By TERESA WILLOUGHBY
6 pm to 6 am. From 20˚C to 4˚C. These are standard working conditions for Lubabalo Mtunzi more than three times a week. With teeth shining, the security guard laughs as I stand shivering at his post alongside the Nelson Mandela Dining Hall, waiting for him to finish jotting down his hourly observations.
After a chuckle directed at me, he tells me I need to understand how to wear warm clothes. He proudly flexes his foot, exposing the long tights he had just added to his uniform. Learning from a previous mistake, he predicted that the provided uniform – thin pants and the black and yellow jacket – was insufficient to take him through the night.
Once the jottings are complete, he rushes through his words, excited to start the following sentence as he expresses the joy of being a Hi-Tec officer. The joy comes from knowing there will be a pay-cheque at month-end rather than stories of where the money might have gone.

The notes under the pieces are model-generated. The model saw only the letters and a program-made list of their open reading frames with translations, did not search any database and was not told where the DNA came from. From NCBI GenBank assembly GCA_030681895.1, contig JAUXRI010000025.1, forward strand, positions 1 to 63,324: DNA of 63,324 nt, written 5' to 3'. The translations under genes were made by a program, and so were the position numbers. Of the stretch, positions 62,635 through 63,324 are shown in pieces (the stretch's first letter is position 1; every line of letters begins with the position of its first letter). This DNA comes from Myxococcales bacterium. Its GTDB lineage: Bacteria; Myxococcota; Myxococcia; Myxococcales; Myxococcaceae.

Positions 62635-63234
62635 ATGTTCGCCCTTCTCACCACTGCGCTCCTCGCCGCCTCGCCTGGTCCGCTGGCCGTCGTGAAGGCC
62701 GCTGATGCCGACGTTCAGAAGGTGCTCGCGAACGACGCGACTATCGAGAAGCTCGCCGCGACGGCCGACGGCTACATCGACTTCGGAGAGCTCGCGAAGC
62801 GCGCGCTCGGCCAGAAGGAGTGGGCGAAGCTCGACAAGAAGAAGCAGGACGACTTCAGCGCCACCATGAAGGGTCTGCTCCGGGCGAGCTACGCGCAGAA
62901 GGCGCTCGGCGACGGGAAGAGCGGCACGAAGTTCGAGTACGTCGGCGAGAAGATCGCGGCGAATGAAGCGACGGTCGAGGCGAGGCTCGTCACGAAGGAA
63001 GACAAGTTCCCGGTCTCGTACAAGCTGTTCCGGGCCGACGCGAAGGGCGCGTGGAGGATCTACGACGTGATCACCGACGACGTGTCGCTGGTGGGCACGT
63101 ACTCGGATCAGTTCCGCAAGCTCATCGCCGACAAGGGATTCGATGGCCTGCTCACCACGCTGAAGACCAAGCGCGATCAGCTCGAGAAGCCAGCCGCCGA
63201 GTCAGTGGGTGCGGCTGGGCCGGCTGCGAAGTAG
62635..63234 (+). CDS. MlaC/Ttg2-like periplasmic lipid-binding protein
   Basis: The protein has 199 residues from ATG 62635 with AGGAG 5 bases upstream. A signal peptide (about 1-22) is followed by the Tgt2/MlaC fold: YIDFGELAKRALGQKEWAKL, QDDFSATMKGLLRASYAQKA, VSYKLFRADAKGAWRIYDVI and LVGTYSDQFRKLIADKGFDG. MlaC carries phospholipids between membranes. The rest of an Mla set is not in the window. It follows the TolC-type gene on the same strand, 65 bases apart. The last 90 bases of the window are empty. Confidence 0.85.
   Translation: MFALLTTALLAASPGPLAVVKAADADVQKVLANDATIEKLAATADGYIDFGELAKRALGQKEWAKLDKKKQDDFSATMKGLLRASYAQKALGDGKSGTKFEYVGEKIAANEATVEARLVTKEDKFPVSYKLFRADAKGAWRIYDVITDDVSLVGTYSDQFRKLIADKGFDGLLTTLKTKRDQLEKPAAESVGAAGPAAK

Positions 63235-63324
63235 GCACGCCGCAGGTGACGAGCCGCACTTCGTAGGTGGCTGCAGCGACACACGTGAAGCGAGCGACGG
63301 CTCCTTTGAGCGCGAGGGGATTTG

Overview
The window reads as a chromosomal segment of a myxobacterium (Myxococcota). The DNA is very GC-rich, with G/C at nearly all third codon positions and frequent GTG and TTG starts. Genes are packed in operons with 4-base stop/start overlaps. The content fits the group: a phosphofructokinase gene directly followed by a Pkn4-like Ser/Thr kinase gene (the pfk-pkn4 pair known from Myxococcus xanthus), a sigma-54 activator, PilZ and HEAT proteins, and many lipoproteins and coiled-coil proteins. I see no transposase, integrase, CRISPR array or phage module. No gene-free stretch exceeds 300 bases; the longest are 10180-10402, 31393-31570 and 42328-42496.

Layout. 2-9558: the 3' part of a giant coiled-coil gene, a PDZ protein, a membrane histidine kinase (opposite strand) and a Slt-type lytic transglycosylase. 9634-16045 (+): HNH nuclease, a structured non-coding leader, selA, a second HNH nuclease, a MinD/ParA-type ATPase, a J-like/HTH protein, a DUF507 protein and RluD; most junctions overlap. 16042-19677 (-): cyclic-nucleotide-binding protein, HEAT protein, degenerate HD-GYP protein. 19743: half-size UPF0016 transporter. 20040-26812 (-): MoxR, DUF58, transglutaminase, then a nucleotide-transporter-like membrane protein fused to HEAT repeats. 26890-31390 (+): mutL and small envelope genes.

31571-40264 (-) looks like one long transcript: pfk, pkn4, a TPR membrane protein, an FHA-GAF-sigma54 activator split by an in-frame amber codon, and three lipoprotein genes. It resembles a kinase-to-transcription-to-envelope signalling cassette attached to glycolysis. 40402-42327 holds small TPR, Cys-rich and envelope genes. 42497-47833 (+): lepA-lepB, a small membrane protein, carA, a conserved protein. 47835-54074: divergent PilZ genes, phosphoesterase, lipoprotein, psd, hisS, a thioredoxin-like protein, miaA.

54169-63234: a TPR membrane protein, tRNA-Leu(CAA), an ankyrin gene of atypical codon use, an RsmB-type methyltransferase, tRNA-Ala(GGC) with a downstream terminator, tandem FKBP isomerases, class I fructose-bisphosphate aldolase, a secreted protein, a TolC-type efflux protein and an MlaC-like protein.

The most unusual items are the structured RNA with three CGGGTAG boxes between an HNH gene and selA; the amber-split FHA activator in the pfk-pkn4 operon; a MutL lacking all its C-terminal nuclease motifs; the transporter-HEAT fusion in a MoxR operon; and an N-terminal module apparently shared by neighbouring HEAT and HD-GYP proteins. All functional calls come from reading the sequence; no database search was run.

Mtunzi has no problem dealing with the chaos of being surrounded by student life. His parents prepared him for the weight of life, and this job has aided him in his quest to start on his own. As we talk in the cold night, he reminds me to make sure that I learn all my parents have to teach when it comes to living in this world.
He also says that working as a Hi-Tec officer has given him a better understanding of students and student life. “You drink alcohol when you have time, and when you drink, you drink to be drunk,” he says.
From the depths of his pockets, he pulls out a big black, brick-shaped device, holds it up to the light and smiles. The black device is a panic button for when student life gets too dangerous and backup is needed. He reassures me that the guys in the main office don’t play and that I am always safe on campus.
It is time for round four of the hourly observations. As Lubabalo Mtunzi heads back into the dark and cold, I turn towards the warmth of my bed – surprisingly warmed by the conversation.